Monday, April 13, 2009

Singleton without "synchronized" keyword in Multi-Threaded App

When you ask a designer or developer to write a multi-threaded application, in their mind, the magic word - 'synchronized' immediately pops-up! That was my mentality as well until I came across this wonderful website explaining the different design patterns. It hit me hard. You can check it on this link http://www.oodesign.com/singleton-pattern.html.

Typical Singleton object looks like this:

//This is bad. The whole method is synchronized. If your method has
//thousands of lines of code then you are creating a bottleneck here... 
public class MySingletonObject{
private static MySingletonObject instance;

private MySingletonObject(){}

public synchronized static MySingletonObject  getInstance(){
if(instance==null){
instance = new MySingletonObject();
}
return instance;
}
}

or

//This is better. Only the block of instantiation is synchronized. But....
//There's always this null check overhead. Also, you still have the 
//synchronized keyword. It's still an overhead.
public class MySingletonObject{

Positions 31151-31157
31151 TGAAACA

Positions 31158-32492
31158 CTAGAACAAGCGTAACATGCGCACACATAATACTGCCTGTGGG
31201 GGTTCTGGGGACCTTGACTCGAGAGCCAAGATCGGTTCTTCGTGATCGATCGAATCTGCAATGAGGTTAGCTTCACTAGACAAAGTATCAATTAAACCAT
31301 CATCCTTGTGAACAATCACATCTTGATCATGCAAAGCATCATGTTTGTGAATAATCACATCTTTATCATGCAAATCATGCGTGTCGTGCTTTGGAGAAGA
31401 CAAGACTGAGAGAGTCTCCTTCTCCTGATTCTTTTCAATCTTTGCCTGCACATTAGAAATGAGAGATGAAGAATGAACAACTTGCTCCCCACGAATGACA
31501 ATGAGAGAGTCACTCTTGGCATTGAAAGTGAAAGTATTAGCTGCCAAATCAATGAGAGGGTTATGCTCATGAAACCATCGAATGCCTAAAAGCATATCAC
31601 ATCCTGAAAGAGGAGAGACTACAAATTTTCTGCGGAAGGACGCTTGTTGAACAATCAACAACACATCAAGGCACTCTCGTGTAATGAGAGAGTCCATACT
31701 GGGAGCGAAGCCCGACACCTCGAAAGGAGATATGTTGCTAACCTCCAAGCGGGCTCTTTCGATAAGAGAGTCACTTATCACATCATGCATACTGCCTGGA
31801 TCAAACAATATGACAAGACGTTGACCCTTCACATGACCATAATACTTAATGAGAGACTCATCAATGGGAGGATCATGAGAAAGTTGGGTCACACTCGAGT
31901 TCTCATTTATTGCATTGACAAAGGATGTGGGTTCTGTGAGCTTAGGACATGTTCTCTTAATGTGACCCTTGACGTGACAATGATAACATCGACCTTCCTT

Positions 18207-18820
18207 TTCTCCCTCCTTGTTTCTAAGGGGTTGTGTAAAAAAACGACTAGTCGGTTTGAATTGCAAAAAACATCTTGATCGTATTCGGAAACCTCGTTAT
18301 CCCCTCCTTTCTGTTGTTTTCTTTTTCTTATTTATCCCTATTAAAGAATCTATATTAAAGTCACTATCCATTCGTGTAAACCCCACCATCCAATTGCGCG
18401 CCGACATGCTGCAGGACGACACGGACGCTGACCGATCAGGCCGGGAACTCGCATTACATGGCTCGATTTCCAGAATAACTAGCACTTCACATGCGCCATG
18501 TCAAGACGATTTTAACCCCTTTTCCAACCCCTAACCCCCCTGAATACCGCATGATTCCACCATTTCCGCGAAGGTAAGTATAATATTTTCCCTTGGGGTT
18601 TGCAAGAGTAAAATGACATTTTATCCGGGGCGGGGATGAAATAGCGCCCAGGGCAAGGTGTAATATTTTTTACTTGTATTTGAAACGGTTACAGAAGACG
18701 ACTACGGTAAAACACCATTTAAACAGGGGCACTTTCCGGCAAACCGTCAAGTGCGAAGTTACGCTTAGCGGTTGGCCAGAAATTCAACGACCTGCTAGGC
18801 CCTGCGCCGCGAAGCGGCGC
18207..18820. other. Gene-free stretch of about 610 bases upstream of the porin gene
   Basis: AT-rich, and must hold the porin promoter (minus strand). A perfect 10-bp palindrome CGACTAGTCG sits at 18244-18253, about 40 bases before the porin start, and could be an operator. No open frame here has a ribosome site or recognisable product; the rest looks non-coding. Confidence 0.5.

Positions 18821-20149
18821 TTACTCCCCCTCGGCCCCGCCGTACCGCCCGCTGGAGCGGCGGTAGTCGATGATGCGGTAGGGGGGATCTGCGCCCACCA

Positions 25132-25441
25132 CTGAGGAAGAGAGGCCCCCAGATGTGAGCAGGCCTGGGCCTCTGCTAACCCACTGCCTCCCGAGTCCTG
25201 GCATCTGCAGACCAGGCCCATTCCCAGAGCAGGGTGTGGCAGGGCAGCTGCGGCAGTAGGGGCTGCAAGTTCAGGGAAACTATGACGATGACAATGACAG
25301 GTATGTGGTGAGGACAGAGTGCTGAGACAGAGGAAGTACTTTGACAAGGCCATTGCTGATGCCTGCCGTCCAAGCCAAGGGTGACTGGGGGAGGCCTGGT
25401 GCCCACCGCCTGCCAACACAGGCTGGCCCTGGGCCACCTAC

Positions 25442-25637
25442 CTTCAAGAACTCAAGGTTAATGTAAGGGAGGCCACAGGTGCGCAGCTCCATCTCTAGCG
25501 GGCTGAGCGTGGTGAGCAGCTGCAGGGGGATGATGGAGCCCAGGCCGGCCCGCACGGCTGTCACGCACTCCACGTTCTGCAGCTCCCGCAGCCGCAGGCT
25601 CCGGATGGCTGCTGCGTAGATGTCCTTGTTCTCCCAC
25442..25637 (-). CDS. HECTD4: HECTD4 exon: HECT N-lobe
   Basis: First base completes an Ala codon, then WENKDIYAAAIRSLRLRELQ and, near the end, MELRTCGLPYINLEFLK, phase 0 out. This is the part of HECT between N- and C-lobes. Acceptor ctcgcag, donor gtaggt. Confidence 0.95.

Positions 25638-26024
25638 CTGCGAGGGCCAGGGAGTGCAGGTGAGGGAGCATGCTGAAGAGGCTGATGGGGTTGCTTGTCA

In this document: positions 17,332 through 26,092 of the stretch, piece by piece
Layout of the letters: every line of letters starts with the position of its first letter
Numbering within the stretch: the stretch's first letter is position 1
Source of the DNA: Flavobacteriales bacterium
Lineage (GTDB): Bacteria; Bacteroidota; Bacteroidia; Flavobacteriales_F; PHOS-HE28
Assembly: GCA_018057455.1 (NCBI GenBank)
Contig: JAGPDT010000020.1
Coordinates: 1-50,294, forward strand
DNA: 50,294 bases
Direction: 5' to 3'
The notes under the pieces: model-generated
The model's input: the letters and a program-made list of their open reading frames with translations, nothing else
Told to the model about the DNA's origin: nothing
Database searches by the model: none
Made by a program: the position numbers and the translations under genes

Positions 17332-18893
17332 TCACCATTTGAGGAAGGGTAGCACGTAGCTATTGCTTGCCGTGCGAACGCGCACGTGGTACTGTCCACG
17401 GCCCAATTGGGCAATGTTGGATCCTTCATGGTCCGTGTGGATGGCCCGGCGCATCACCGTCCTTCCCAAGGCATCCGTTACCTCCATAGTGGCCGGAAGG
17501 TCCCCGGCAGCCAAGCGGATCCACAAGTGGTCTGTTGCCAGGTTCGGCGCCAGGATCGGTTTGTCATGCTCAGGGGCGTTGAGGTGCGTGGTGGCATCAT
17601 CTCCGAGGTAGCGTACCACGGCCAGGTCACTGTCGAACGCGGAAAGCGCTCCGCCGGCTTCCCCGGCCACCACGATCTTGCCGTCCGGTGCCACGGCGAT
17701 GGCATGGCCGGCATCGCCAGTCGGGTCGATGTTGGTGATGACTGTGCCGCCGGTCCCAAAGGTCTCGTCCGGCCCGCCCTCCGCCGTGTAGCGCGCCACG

private static MySingletonObject instance;

private MySingletonObject(){}

public static MySingletonObject  getInstance(){
synchronized(MySingletonObject .class){
if(instance==null){
instance = new MySingletonObject();
}
}
return instance;
}
}

//This is what you want. What? Why?...... Never underestimate
//the power of static modifier. Once you call this class
//say MySingletonObject.getInstance(), the classloader will automatically load
//and create the instance of MySingletonObject type.
//This member variable only has 1 instance all throughout the application
//since its at the class level. No more bottlenecks. No more waiting for the
//threads. They immediately get an instance. Looks very simple too...

public class MySingletonObject{
private static MySingletonObject instance = new MySingletonObject();

private MySingletonObject(){}

public static MySingletonObject  getInstance(){
return instance;
}
}

1 comment:

  1. Great blog i never see before. Thank you for this blog. 

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